The intervention started unannounced with blast bombs shot into the middle of the crowds by police, along with many gas bombs to limit protesters’ vision and breathing. When people tried to stop the panicking crowds, among whom were the disabled, old people and very little kids (as this is a park and on Saturday afternoon everyone was there), police started shooting gas bombs and blast bombs at the people. Thousands tried to take refuge in the Divan Hotel, a popular refuge since the first day of protests which was used as a hospital to treat the wounded. Later on police raided the hotel and gassed the rooms, detaining hundreds.
In other areas similar things happened and the military was called in to help as the police were ineffective against so many civilians. When soldiers joined in with the police to stop the peaceful protesters, people were still gathering in crowds across the country. The government declared that all the millions of people who support any protest against AKP are terrorists and will be treated as such. In the meantime, doctors who were on voluntary duty to treat the wounded were detained, journalists were not allowed in Taksim Square, and lawyers who represent any arrested protester were kept in custody.
As the world’s eyes were on the excessive force unleashed onto peaceful protesters, the Turkish media still kept silent, if not propagandizing for the government. The next day’s newspaper headlines focused on “how peaceful the police have been while kindly asking people to leave, until they had to intervene when protesters started shooting policemen.”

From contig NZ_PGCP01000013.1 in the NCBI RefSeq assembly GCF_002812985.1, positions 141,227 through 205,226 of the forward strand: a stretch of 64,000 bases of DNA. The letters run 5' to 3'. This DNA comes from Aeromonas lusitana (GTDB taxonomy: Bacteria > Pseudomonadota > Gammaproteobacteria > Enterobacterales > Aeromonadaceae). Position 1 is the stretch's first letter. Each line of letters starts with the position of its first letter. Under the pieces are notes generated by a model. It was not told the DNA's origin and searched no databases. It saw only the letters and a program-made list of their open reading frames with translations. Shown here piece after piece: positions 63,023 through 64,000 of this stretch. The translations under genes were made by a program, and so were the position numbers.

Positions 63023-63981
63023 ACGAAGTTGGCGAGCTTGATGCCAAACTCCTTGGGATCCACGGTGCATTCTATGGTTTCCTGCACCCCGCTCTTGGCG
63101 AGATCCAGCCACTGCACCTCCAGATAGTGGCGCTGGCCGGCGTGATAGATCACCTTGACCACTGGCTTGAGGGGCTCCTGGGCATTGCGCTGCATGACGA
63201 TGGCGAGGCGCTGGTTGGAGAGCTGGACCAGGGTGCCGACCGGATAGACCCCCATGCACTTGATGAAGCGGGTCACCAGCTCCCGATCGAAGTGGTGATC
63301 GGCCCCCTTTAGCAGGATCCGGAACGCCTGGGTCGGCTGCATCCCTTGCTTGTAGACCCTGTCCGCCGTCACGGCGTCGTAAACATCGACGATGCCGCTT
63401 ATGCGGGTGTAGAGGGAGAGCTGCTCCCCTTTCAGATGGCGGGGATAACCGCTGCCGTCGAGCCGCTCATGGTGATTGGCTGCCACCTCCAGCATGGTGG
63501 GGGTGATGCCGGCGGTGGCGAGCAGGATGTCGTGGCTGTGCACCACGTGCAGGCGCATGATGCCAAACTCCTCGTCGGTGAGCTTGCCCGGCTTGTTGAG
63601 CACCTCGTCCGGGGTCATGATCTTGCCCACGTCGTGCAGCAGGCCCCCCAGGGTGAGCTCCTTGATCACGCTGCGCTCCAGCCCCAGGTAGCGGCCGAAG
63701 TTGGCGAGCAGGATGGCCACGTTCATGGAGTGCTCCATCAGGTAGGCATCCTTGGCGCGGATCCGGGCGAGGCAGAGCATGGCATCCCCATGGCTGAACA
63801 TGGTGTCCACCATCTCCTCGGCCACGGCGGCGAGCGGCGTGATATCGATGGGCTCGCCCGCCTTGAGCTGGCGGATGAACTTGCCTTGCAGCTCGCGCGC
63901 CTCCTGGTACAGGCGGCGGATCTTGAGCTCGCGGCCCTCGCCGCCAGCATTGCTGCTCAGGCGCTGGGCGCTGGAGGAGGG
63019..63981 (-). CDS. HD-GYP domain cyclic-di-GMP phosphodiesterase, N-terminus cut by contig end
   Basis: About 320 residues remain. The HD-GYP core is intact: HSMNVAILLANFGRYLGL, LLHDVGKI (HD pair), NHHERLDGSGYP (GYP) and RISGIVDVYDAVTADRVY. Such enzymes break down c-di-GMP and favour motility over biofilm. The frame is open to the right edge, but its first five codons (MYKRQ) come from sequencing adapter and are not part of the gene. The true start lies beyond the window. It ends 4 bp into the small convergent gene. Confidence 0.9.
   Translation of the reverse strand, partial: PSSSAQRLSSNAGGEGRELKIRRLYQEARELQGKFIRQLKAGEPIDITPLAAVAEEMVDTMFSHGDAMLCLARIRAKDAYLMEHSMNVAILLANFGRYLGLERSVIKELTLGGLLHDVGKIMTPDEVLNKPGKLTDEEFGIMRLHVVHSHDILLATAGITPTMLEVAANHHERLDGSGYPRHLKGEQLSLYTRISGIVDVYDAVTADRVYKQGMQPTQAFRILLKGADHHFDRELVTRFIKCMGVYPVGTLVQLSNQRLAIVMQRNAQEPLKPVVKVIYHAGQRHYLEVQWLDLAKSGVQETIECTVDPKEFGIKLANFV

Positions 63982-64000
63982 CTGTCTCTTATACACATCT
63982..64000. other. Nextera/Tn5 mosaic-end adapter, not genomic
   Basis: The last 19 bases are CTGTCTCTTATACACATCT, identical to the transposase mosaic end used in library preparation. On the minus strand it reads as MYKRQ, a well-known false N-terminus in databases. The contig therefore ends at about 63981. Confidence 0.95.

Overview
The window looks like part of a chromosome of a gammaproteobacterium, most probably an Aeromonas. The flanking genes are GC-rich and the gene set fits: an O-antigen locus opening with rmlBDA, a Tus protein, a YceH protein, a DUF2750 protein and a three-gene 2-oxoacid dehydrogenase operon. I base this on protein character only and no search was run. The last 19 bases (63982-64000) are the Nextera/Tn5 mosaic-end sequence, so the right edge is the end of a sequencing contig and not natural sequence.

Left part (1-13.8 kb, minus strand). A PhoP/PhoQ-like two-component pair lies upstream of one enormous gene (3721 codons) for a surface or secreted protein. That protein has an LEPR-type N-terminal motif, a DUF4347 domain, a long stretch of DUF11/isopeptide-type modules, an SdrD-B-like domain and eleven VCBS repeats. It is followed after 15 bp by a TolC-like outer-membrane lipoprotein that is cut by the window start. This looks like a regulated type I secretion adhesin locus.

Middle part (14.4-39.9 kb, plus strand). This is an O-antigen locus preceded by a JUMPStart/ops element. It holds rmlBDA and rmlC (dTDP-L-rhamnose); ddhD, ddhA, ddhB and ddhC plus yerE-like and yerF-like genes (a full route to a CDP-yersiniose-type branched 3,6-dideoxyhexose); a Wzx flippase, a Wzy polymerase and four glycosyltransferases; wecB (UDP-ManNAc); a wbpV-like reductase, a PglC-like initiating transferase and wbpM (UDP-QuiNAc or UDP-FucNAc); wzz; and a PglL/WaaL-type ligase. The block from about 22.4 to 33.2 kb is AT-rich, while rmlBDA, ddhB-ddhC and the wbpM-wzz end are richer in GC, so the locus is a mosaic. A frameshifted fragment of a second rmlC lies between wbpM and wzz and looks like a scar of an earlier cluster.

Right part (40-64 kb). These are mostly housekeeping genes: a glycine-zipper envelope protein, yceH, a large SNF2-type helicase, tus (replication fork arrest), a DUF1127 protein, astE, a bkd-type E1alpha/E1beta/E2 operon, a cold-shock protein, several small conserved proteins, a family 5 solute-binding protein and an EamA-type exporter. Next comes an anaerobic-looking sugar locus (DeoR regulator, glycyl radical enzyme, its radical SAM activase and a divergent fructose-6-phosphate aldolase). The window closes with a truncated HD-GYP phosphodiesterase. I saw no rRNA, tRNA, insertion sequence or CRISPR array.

The media’s attitude is like that of a country under military rule; indeed this may be a coup organized by AKP with police and military support. Several journalists and editors who dared to write about the events were openly “warned” by the government to stop writing and issue an apology in order to prevent future “consequences.” After all the newspapers ran the same headlines last week, this time Taraf – a prominent civilian newspaper always having an anti-militarist focus – was banned from publishing any further news of the Turkish secret service gathering information on tens of thousands of social-media users and filing them to hand over to the government when protests are done.
As threats against social-media users continue to emerge from AKP officials, there is a new law being drafted to criminalize any support of an opposition view of the government on the social media and imprison the “offender.” Hundreds of detainees are missing. Amnesty International declared that they want to know where were all those people taken.
PM Erdogan is holding a major rally in Istanbul today, for which the government supplied planes and buses to bring millions of AKP members and policemen from across country, and has one clear message: “The police are using water cannons, gas bombs… but in some countries they also use bullets. If protests do not end, my security forces know how to get rid of them.”